And–believe it or not–pickling is such an easy process. Otherwise I’d not gush on about it so long.
Or, maybe I would, but I would add a disclaimer.
Okay, so here we go. Because it’s also an easy-peasy shortcut, and because I really like pickled eggs to boot, I always make a batch of pickled eggs when I make pickled beets. So. Much. Fun. to pull out pickled eggs when you have company, for a sort of appetizer. Or to add them to a buffet or charcuterie board in the woods. Which brings us back to–
Here’s how to pickle beets and eggs, all in one fell swoop. Put on some saucy music, get to work, and in a short enough time you’ll have enough pickled beets to share. 🙂 And that’ll make everybody happy, right?
- (Makes 6 pints plus plenty of liquid for a pint of pickled eggs)
- 3 tbsp pickling spice, plus (optional) 1 tsp whole cloves and a broken cinnamon stick
- 2 1/2 cups white vinegar
- 1 cup water
- 1 cup granulated sugar
- 10 cups prepared beets (see note below)
- 6 hard boiled and peeled eggs
- First, prepare your canner, jars, and lids .
- Prepare your beets: Scrub and leave root and 2″ of stem intact, and put in large saucepan with enough water to cover. Boil gently until beets are soft, 20-30 minutes (depending on the size of the beets). Remove from saucepan and run under cool water. Slip skins and remove tap root and stems. Leave baby beets whole and chop up bigger beets.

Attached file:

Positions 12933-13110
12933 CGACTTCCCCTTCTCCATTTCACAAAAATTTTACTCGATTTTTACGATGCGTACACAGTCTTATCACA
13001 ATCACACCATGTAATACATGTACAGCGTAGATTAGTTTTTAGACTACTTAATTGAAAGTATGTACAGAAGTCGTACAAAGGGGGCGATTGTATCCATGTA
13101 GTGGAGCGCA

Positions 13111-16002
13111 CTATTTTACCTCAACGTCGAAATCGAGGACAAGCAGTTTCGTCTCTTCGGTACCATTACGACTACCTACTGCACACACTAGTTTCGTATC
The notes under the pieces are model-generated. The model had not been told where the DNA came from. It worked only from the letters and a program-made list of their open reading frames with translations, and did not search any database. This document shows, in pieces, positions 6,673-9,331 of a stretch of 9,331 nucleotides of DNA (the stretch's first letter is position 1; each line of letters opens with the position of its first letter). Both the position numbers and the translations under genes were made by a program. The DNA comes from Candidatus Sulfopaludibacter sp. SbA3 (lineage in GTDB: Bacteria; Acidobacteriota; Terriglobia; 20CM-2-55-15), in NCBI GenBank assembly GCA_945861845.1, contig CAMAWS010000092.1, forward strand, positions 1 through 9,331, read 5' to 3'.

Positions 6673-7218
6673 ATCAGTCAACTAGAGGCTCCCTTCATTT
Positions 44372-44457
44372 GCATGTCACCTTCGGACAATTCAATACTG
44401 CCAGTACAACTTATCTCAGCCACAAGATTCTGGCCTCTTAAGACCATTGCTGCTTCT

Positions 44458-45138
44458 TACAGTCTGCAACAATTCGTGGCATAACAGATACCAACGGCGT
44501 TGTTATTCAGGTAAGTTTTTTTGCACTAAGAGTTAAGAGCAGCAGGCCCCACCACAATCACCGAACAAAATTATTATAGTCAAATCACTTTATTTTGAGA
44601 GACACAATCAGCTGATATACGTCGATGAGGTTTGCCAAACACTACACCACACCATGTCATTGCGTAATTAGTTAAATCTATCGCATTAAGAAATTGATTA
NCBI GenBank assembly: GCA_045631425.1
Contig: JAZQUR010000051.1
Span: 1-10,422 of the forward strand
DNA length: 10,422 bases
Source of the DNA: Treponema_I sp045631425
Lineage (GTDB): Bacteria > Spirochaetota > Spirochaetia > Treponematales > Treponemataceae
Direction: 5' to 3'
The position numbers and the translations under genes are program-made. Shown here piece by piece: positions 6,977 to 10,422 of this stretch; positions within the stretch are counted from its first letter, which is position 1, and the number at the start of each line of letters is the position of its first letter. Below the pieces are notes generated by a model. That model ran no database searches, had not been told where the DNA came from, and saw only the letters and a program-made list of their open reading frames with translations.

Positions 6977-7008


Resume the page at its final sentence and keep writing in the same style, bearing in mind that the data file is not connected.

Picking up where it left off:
- Tie pickling spice into a square of cheesecloth, making a spice bag, how clever, eh?
- Combine in a very large stainless steel saucepan: vinegar, water, sugar, and spices. Bring to boil and stir to dissolve the sugar. Reduce heat and boil gently for 15 minutes, until spices have infused the liquid. Discard spice bag. Add beets and return to a boil.
- Ladle beets into hot jars to within a half-inch of the top of the jars. Gently push beets in, to make best use of the space in the jars. Ladle hot pickling liquid into jar to cover beets, leaving 1/2 inch headspace. Screw down lids fingertip-tight.
- Place jars in canner, covering with water. Bring to boil and process for 30 minutes. Remove canner lid, wait 5 minutes, then remove jars carefully, cool and store.
- (This recipe is adapted from my favorite canning recipe book, The Ball Complete Book of Home Preserving, and more information about canning can be found in it.)
- Put boiled eggs into a clean jar, and cover with leftover beet pickling liquid. Cover and refrigerate until you’re ready to eat them. Stays good for a week or two in the refrig.
Thanks for popping in, Gentle Readers! Happy pickling!